2020 Guideline Changes: Return-to-Play, Rooming In

William T. Basco, Jr, MD, MS

Disclosures

December 18, 2020

Find the latest COVID-19 news and guidance in Medscape's Coronavirus Resource Center.

COVID-19 is now so widespread that it has triggered a need to update guidelines for care of non-COVID conditions in children who have been infected.

Here are two that you need to know about.

When Can Infected Student Athletes Return to Play?

Now that so many community members have caught and recovered from COVID-19, pediatricians are being faced with return-to-play (RTP) questions among high school competitive athletes. The American College of Cardiology's Sports and Exercise Cardiology Section has proposed new guidelines.

The document emphasizes that, like many COVID-19 recommendations, these are certainly subject to change as more data become available. In fact, that is what this guidance represents — a second iteration of recommendations issued in the spring by some of the same authors who outlined a risk-stratified approach to testing and RTP.

There's a lot of excellent detail in the report, but I'll focus on some of the everyday useful take-home points:

Cardiac testing. Tests that may be considered for athletes who experience COVID-19 include ECG, echocardiograms, high-sensitivity testing for troponin I levels, and cardiac MRI.

Some take-home points from the document:

  1. For children less than 15 years old who are asymptomatic or only mildly symptomatic with COVID-19, no cardiovascular testing is recommended unless the child had specific cardiac symptoms during their illness. Put another way, universal cardiac evaluation for those patients is unwarranted, particularly because the easiest test to do (ECG) has limited sensitivity for myocarditis.

  2. Those in this age group who experienced moderate symptoms and were not hospitalized, and those who had severe symptoms and were hospitalized, should be evaluated by a pediatrician or a pediatric cardiologist to determine whether risk-stratified cardiac evaluation is indicated.

  3. For athletes 15 and older, the authors recommend that providers follow the adult decision tree proposed in this guideline. Universal cardiovascular testing is also not warranted in athletes in this age group who were asymptomatic or only mildly symptomatic.

  4. Athletes 15 and older who were moderately ill or hospitalized should generally receive testing. If these teens received cardiac evaluation during hospitalization, no further testing would be required if those results were normal.

  5. The final take-home point is that any child or adolescent with multisystem inflammatory syndrome in children (MIS-C) should receive the full cardiac evaluation. Those with abnormal cardiac testing during hospitalization will also need to follow a myocarditis RTP guideline. The need for conducting cardiovascular evaluation universally in children with MIS-C was illustrated in an analysis of a small group of children admitted with MIS-C. Over half of the children had nonspecific ST segment changes on ECG, 60% had evidence of left ventricular systolic dysfunction, and 20% of the patients had a first-degree atrioventricular block.

The recommendations include a useful decision algorithm for testing in high school athletes (Figure 1). Personally, I'd recommend printing it and taping it to your office wall!

Figure 1. Download PDF here

Management of athletes with abnormal tests. Any child who develops new cardiovascular symptoms during any phase of recovery should be evaluated with ECG, echocardiogram, and high-sensitivity troponin I levels. Anyone with positive findings on any of these tests should then move on to cardiac MRI.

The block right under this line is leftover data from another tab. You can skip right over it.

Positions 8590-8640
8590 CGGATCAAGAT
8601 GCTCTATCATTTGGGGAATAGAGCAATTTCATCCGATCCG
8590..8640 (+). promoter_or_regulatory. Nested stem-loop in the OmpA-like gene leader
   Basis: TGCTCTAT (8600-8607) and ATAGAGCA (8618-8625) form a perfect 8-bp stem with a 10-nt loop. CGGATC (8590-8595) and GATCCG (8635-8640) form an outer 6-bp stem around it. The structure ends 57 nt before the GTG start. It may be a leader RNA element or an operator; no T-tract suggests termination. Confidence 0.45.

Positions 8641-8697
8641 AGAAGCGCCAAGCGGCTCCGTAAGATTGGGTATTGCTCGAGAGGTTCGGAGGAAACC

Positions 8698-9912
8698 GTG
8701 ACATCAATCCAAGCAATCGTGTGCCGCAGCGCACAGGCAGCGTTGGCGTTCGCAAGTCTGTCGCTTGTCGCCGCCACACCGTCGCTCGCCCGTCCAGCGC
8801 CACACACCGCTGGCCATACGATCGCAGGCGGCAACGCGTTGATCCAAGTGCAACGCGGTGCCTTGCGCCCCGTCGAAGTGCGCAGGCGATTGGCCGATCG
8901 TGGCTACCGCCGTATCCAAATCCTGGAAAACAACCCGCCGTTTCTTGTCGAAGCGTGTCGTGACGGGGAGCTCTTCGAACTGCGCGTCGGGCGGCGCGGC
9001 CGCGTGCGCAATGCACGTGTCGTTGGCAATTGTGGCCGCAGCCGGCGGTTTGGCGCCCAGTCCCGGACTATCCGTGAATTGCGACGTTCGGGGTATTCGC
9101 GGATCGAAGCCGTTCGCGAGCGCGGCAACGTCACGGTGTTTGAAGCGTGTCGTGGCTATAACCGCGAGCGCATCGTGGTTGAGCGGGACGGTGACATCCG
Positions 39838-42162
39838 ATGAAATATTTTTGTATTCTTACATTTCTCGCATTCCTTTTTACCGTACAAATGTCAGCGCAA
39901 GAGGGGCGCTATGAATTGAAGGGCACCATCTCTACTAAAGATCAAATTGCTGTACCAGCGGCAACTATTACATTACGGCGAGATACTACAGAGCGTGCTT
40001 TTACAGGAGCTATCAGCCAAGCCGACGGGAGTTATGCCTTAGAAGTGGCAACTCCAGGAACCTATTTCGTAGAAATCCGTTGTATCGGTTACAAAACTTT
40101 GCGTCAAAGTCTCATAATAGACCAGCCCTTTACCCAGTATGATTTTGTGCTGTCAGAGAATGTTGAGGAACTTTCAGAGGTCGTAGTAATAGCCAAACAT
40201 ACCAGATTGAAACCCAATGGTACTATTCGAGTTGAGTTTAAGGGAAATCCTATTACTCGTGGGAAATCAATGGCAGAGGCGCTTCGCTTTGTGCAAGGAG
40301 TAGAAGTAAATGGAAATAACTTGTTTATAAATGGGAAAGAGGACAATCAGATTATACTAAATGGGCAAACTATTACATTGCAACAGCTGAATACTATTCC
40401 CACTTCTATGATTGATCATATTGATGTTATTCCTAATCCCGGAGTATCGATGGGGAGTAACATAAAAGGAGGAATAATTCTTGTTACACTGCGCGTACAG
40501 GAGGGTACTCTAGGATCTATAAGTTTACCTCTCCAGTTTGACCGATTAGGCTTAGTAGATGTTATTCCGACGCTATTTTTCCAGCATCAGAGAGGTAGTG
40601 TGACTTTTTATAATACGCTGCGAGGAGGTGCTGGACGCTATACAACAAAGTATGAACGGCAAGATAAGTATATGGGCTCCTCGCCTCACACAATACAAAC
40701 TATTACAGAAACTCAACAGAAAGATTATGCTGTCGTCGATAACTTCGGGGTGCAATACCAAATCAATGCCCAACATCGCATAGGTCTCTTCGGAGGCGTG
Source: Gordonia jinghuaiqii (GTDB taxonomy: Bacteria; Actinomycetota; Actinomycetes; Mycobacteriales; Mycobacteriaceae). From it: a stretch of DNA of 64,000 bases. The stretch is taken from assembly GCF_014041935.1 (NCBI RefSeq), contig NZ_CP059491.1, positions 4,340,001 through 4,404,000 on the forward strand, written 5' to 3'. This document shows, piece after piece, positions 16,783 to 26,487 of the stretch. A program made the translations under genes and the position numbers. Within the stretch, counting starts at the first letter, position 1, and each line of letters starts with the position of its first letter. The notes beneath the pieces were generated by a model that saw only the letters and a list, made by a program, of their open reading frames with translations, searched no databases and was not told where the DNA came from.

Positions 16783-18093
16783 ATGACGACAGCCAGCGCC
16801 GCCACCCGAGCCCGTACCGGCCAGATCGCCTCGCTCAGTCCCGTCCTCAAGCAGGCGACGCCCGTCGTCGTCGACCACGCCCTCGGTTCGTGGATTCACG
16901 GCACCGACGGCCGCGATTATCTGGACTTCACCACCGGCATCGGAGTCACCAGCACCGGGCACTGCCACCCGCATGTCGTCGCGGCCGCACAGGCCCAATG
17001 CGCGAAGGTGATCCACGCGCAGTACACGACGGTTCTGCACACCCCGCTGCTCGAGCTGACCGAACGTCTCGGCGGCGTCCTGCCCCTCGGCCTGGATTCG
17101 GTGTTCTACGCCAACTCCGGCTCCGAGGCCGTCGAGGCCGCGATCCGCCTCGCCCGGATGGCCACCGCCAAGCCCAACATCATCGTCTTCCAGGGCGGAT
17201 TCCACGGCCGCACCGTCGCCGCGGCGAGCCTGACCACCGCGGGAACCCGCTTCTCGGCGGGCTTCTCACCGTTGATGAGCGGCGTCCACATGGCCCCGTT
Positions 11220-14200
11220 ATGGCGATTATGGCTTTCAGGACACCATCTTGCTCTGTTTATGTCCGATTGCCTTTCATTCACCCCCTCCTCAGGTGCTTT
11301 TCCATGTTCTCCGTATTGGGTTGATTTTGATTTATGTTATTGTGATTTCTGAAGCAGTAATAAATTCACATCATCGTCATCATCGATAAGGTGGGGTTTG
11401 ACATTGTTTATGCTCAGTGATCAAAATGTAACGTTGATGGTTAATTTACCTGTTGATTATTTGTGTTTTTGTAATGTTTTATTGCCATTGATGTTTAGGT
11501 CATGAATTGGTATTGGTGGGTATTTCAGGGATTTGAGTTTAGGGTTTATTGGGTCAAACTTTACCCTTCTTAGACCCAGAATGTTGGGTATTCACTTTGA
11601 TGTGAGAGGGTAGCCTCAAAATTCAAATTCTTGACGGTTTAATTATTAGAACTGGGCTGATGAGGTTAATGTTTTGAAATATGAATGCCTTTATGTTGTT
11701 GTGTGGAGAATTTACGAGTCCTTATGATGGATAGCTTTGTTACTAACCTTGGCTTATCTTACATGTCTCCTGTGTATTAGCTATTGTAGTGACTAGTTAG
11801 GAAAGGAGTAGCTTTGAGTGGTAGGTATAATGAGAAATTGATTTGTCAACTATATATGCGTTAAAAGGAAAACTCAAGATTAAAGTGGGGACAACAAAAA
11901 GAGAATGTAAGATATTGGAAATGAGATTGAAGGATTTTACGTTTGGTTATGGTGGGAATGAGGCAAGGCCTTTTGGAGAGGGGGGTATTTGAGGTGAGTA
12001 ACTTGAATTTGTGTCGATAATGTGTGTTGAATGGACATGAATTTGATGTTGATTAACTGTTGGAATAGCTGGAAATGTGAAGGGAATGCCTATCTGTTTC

Outdoor sports. The committee recommends that decisions to cancel youth outdoor sports should be based primarily on community rates of infection and not potential risk to the athletes. It is not clear that athletes in communities with acceptable rates of COVID-19 infection are at any greater risk.

Can Newborns Room in With a Mom Who Is Infected?

Pediatric clinicians who work in a newborn nursery realize that we have been frequently confronted with the question of what to do with infants who were exposed to or contracted COVID-19 within the first month of life. One recent brief report tested breast milk of 18 nursing mothers with confirmed COVID-19. While the breast milk of one of the mothers was positive for SARS-CoV-2 virus by PCR, that sample did not have viable virus.

A November report identified 66 neonates with confirmed COVID-19 infection using UK surveillance data collected from April through July 2020. These infants were diagnosed at a median of 9.5 days old. While 25% of them were born to a mother with confirmed COVID-19 infection, only 2 of 66 total infants (3.03%) were suspected to have been infected through vertical transmission.

And this illness was not benign. In fact, only 11% of the infected infants were asymptomatic. Hypothermia, poor feeding, and vomiting where the most prevalent symptoms. About one third of the infants required neonatal or pediatric ICU treatment. A similar percentage required some sort of respiratory support. The silver lining is that almost all newborns recovered. One infant did die, but the cause was determined to be unrelated to SARS-CoV-2 infection.

On the basis of the infants studied, vertical transmission appeared rare. The investigators concluded that their data indirectly supported an approach that does not separate mothers and infants when the mom is known to be COVID-19 positive.

A ray of good news as this pandemic rages on.

William T. Basco, Jr, MD, MS, is a professor of pediatrics at the Medical University of South Carolina and director of the Division of General Pediatrics. He is an active health services researcher and has published more than 60 manuscripts in the peer-reviewed literature.

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